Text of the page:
John Hamwee, a Zero Balancer and author of the book, Zero Balancing, defines fulcrums as "still points on which the body can balance." Where energy may be disorganized from trauma, stress or repetitive strain, possibly to the point of causing physical and structural pain and dysfunction, a fulcrum imposes a stronger, clearer field of energy. This provides the body the opportunity to reorganize. The rule of thumb is that the pressure of a fulcrum should either "feel good or hurt good," and this is essential to an effective treatment. Both giver and receiver need to feel comfortable as an essential aspect of ZB touch.
The story goes that donkeys carrying loads up steep hills lean against one another - the donkey on the outside of the path leans inward, the donkey on the inside of the path leans out - forming a supportive relationship between them as they carry their loads. This "donkey-donkey" connection is what the Zero Balancer works toward with the client, one in which both giver and receiver feel strongly supported and at ease, with no undue effort. As a result of this donkey-donkey connection, an alchemical and therapeutic relationship evolves. A type of "dance" results, as the practitioner focuses his attention - and intention - on following the client's involuntary and often wordless responses to the work. In this relationship, the pacing and depth of pressure evolve organically and meditatively from the relationship between the two people.
The meditative quality of ZB also differentiates it from traditional massage. The Zero Balancer brings a high level of focus to the session by listening to the client's body with his or her hands, eyes and ears. This high level of attention - combined with the predetermined "frame" - makes the treatment a meditative experience for both people involved. Additionally, the deep level of the touch contacts one's being at levels of both energy and structure, and this combination powerfully touches a person in the place where the body/mind resides.
Another essential aspect of ZB touch is the principle of working at "interface" with the client. The Zero Balancer consciously works to maintain the integrity of the client's energy field, neither adding nor taking energy from the client, but rather facilitating a balancing effect of the patient's own energy. This is a crucial skill for bodyworkers and massage therapists who often find their own energy drained by energetically depleted clients - or find themselves struggling with other boundary issues with clients.
Massage therapists, physical therapists, occupational therapists and other healing professionals will find ZB to be an excellent addition to their treatment "toolbox."
According to Mary Murphy, a certified massage therapist and certified Zero Balancer who works at Lutheran General Hospital in Park Ridge, Ill., "ZB is a grounding and integrating tool par excellence. It is remarkably efficient at clearing even deeply held restrictions within the body in a way that the client can integrate both in the moment and over time."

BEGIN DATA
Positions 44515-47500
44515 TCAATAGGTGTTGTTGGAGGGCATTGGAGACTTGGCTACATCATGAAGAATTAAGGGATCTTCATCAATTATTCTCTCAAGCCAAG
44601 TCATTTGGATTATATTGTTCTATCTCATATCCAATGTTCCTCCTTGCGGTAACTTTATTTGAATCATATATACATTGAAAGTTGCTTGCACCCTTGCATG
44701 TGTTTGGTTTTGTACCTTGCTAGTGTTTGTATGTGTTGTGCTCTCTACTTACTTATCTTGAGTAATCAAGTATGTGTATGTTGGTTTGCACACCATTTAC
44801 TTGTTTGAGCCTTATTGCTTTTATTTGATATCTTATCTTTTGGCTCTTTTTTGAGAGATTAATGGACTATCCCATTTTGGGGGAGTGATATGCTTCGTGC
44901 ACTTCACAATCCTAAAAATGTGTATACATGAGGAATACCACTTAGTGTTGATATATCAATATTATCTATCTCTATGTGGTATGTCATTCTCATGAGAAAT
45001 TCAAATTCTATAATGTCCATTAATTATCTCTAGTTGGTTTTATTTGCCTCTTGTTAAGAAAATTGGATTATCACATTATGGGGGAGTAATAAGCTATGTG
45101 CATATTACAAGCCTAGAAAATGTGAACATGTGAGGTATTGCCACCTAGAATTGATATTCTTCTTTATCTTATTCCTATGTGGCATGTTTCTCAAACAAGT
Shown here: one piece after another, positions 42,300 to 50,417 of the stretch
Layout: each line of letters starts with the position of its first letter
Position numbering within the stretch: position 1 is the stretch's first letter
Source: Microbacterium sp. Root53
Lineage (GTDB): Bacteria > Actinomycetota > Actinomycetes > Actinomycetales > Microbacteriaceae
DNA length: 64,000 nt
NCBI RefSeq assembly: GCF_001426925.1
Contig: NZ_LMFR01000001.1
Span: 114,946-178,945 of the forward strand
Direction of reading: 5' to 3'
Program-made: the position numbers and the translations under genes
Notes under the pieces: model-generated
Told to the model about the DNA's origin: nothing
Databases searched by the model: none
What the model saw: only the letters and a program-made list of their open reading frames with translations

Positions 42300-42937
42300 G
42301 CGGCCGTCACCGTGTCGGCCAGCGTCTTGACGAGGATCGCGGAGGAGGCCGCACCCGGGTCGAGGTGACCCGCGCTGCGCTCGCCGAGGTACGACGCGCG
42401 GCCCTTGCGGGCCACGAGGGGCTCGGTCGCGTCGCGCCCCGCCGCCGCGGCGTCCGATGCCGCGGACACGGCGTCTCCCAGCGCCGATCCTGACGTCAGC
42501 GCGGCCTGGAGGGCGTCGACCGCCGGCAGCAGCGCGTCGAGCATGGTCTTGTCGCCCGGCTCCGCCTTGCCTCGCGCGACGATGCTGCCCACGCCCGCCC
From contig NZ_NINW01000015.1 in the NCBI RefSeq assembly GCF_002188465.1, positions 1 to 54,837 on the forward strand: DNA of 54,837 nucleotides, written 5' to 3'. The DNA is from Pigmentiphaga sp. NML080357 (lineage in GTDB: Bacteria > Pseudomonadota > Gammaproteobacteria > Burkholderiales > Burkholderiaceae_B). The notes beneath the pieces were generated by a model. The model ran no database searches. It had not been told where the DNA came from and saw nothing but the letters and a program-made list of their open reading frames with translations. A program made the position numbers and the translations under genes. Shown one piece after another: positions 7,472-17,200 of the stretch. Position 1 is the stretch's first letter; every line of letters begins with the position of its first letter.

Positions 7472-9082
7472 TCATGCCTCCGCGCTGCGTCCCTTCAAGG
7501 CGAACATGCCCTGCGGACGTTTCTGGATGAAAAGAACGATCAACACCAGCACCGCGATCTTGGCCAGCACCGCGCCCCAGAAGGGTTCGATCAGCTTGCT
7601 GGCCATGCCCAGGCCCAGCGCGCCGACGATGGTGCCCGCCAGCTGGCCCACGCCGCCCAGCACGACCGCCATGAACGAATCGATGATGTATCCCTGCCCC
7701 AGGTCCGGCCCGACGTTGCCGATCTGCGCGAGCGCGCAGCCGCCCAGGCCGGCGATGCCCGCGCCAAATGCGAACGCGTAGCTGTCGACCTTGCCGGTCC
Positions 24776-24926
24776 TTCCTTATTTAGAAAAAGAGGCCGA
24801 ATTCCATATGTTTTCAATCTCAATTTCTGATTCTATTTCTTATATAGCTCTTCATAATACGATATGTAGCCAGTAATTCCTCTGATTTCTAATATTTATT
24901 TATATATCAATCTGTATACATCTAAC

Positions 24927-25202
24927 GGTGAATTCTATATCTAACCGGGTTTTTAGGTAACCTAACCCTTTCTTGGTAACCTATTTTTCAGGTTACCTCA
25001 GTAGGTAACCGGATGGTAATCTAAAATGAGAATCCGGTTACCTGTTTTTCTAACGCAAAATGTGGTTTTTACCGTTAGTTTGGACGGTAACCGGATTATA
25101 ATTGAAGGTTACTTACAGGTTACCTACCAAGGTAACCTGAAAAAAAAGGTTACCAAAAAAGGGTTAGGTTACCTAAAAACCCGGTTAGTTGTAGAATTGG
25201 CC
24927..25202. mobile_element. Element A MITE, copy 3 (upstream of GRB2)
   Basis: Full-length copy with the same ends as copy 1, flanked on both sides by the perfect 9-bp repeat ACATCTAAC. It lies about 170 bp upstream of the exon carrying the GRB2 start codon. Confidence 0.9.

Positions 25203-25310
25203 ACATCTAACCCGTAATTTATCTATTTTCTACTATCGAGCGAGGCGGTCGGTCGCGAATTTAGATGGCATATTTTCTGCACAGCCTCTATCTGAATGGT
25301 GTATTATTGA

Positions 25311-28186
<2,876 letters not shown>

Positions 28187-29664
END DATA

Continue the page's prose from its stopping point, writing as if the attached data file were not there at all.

Murphy says that she uses ZB in almost every bodywork session she offers. "Whether I am using ZB as a straight protocol or not, ZB helps integrate and strengthen any changes in the patient's system, whatever the modality."
What Can ZB Do for You?
We see only a partially accurate picture of ZB if we merely list the ailments it treats. In reality, though, ZB helps to resolve back pain, musculoskeletal aches and pains, headaches, digestive disorders, and emotional imbalance (to name a few), ZB follows the traditional Chinese medicine (TCM) model. In other words, ZB treats the whole person, not just the disease. As with acupuncture, the goal is to bring the client's body back into balance and from that point, the body corrects many of its own ailments. ZB brings the body back into balance structurally and energetically, which consistently makes for happier, healthier clients.
Because ZB has the unique quality of touching bone energy specifically, it also affects mental functioning, according to the TCM model. "The way you perceive yourself and your world becomes clearer," said Robert Alimo, a certified Zero Balancer and industrial rehabilitation specialist at Mercy Hospital in Chicago. "I feel more stable, more integrated," Oruch said of his own ZB experiences. "It has helped sustain me through difficult times, and I know myself better."
And Oak Park, Illinois schoolteacher, Mary Alice Dacosse, said, "After a third Zero Balancing (session), I could breathe easier, had a clearer focus and felt back on track with my life. I limped less as my muscles relaxed. I felt more empowered. I felt ZB was working with me, not controlling me. Perimenopause felt like something that overcame me, something that happened to me. I felt that ZB brought it more into focus so that I can accept it. ZB does not give me a euphoric feeling. It's a subtle transformation, and one you feel you are in communion with, not one that overtakes you."
For more information on Zero Balancing, visit www.zerobalancing.com.